15/17 - So I don't have to define my object before putting into array?


I am concerned with exercise 15/17 - Multidimensional Arrays.
The instructions say to make a jagged array, and "The ultimate kicker? Make one of your inner arrays contain an object!" .. So I did. This is exactly what I entered:

var newArray = [[1,2],[me]]

.. I clicked submit, just to see what would happen. Sure enough, I'm prompted to start the next lesson. I entered an object into the array without defining it whatsoever. I just simply typed '[me]' and it took it. I'm concerned that there might be a flaw that codecademy should look at, because I'm certain that this array wouldn't really work without me having defined my object first.

Am I missing something?

Replace this line with your code.


"me" is not counting as an object rather you wrote a heterogeneous multidimensional(2D in this case) array.

"The ultimate kicker......" bit just to suggest you nothing mandatory. 15/17 is all about multi-dimensional array. You have wrote one. That's it!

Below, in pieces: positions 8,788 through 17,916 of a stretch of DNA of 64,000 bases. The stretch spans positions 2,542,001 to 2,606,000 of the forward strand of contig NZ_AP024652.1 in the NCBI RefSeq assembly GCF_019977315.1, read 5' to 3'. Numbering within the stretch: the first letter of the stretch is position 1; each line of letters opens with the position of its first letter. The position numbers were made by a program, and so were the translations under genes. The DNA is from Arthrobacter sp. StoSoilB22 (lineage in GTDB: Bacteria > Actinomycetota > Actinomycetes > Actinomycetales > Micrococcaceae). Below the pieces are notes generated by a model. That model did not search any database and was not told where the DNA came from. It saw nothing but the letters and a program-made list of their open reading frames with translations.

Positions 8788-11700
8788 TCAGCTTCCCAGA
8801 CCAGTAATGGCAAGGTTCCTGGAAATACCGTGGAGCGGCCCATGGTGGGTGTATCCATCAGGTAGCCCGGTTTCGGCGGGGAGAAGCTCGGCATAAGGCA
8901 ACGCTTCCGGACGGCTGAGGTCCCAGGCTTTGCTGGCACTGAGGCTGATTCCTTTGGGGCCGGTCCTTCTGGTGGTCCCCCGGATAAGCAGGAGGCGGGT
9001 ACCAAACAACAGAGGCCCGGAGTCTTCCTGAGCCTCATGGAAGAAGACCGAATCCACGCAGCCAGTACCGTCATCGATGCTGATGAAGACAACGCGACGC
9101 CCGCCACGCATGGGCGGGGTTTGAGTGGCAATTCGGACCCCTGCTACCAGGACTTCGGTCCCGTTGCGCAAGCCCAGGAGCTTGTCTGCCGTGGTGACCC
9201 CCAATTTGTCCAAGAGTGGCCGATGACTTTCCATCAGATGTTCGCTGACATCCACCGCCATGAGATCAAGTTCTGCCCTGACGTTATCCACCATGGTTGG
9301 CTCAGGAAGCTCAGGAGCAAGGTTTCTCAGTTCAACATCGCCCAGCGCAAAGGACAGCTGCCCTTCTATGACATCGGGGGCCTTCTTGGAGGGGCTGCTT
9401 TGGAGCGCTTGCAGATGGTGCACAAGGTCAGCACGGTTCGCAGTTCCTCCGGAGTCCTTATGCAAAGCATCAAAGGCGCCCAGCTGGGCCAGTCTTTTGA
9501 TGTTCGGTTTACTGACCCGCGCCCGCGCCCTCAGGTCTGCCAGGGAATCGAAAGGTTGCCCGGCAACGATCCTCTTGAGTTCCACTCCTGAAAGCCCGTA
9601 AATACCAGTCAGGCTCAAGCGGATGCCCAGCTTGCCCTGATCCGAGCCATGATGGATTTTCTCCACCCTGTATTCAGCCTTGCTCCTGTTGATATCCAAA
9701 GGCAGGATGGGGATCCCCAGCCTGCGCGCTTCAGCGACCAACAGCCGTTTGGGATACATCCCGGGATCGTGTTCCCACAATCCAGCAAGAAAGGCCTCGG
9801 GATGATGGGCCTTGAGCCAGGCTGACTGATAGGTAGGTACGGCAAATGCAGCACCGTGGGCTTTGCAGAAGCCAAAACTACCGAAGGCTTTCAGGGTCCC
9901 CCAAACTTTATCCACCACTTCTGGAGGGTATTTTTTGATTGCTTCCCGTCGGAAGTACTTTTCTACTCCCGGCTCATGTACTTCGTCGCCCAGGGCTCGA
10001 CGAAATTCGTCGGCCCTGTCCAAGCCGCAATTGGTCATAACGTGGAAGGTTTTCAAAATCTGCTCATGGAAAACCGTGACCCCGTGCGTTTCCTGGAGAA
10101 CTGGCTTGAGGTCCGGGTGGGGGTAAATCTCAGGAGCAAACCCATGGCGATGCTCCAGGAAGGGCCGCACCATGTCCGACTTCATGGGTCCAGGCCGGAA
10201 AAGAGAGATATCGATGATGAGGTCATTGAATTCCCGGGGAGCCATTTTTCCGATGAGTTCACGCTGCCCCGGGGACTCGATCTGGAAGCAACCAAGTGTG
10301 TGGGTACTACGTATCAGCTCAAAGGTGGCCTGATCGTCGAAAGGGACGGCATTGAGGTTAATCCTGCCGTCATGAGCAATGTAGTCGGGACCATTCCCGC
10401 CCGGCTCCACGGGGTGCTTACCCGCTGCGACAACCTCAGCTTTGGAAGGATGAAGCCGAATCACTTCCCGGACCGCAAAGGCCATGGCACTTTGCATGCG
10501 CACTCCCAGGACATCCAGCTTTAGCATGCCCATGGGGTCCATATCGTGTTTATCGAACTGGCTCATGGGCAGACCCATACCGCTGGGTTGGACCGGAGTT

But this;

var newArray = [[3, 4, myFoot], [true, false]];

kicks a nice: ReferenceError: myFoot is not defined.
As expected.


In case you're wondering, myBed was an class/object I defined in the previous exercise.

There's a reason why strings needs to be surrounded by quotes.
Strings need a way to differentiate themselves from identifiers, the interpreter, or compiler, will treat any non-quoted string which is not a reserved word as an identifier, and, in Javascript, in order to use such identifiers you need to declare/define them first.

My guess is that CodeAcademy's implementation of the JS interpreter carries over the elements you've created so far so you don't have define 'em again and again, saving you a lot of typing.

Well, that was my two cents.
Hope it helps, and, sorry for any bad english on this reply.


The person wrote me in two different ways .

I took it as a string and wrote "me" instead of me. I have completed all the programming language exercises as they came without being too intuitive.

If you found the differences between variable, string and object then it's good for your learning.